However, Health Education England currently does not yet have a clear picture of the level demand for courses and the numbers of people potentially interested in re-joining the profession.

Ms Norton said other work by Health Education England would look at ways to bring back nurses currently working in non-clinical roles and overseas nurses who had struggled to get their qualifications recognised in this country and so were currently working in healthcare assistant roles.


Readers' comments (11)

  • I have just finished a return to practice course.I would really like to go back to the NHS but am finding all the jobs on local wards require internal rotation.I am unable to do this as my daughter is only 14 and it is illegal to leave a child under 16 on their own overnight.Therefore I am going to be joining the private sector in a nursing home.
    I was blessed to have been funded at the last minute by Kings Fund for Nurse Education, otherwise I would have been looking at £998 price tag for my course.
    Placements were an issue, but the University of Brighton where I did my RTP now charges every student £225 placement fee.This goes to the organisation that accepts the student on placement.That is proving enticing to employers, and helping secure placements.

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  • I too have just finished an RTP programme and was very lucky to have a supportive mentor and ward manager. However most NHS Trusts have adopted the 12/13 hour shift pattern with night and day duty within the same week. These are very long and tiring shifts that do not fit in with family life, or indeed 'normal' life, since it takes a day to get over your shifts! I will most likely return to the private sector.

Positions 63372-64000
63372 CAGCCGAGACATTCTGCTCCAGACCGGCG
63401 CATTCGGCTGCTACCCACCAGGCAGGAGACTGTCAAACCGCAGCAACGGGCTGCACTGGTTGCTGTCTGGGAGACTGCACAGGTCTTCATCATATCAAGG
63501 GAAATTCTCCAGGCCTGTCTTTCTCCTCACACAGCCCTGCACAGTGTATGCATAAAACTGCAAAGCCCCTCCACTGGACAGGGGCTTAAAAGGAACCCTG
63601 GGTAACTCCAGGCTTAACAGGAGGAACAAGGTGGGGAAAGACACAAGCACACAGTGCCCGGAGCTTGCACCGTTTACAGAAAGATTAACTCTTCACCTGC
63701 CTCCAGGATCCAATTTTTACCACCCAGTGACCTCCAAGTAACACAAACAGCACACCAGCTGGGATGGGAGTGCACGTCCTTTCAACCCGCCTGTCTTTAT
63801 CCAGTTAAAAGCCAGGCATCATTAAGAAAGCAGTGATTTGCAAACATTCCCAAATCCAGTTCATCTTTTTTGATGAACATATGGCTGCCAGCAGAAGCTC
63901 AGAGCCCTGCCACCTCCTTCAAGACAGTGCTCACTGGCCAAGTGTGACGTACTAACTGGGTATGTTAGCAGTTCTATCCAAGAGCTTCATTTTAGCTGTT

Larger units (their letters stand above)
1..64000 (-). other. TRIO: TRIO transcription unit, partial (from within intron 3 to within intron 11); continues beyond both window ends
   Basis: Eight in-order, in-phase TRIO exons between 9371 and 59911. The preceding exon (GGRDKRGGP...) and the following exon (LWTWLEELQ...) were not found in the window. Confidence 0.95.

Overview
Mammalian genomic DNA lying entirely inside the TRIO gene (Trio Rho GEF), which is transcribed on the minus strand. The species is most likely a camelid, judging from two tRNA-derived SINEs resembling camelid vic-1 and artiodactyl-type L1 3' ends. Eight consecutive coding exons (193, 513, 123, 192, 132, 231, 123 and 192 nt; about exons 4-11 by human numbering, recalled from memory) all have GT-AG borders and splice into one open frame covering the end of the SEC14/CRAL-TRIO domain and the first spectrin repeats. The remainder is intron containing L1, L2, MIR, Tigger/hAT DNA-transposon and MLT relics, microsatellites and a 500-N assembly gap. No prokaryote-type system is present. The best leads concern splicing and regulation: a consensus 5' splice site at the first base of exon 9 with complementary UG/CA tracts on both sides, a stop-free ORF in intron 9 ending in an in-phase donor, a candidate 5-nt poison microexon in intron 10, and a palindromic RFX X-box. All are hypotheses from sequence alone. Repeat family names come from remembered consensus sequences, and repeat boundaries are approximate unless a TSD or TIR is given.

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  • Hi, I have just read the nursing return to practice info and found it useful. I have really struggled with a RTP clinical placement. Unfortunately I was involved with a competency issue at work and reported to the NMC. My first post was in Theatre after qualifying, I was not getting proper training and an incident occurred. The surgeon put a swab in the op site, didn't tell me! I got blamed! The outcome of the hearing was that I could keep my registration but I will need to complete 350 hours clinical placement in order to return to nursing. (Criminals get less). I was told that hospitals are not contractually obliged to give nurses clinical placements like they do with students. So I'm stuffed, no placement, no more nursing. Please help, what can I do? One chance and you are out basically.

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  • Hi
    I am shortlisted to go on a return to nursing course but at 58 this year think I might be a bit too old - I understand that age cannot be discriminated against but would like to hear what other people think too.

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  • Anonymous | 27-May-2014 12:22 pm

    58 shouldn't be too old given the average retirement age. it depends very much on your personal level of fitness and ability to cope. if you are lucky enough to land a job which fits with these and the hours and number of days you wish to work you should be fine.

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  • I would not underestimate the stamina required to work the 12 hour shifts, nor the unpredictable, but usually relentless pace on the wards. You, nor the NHS can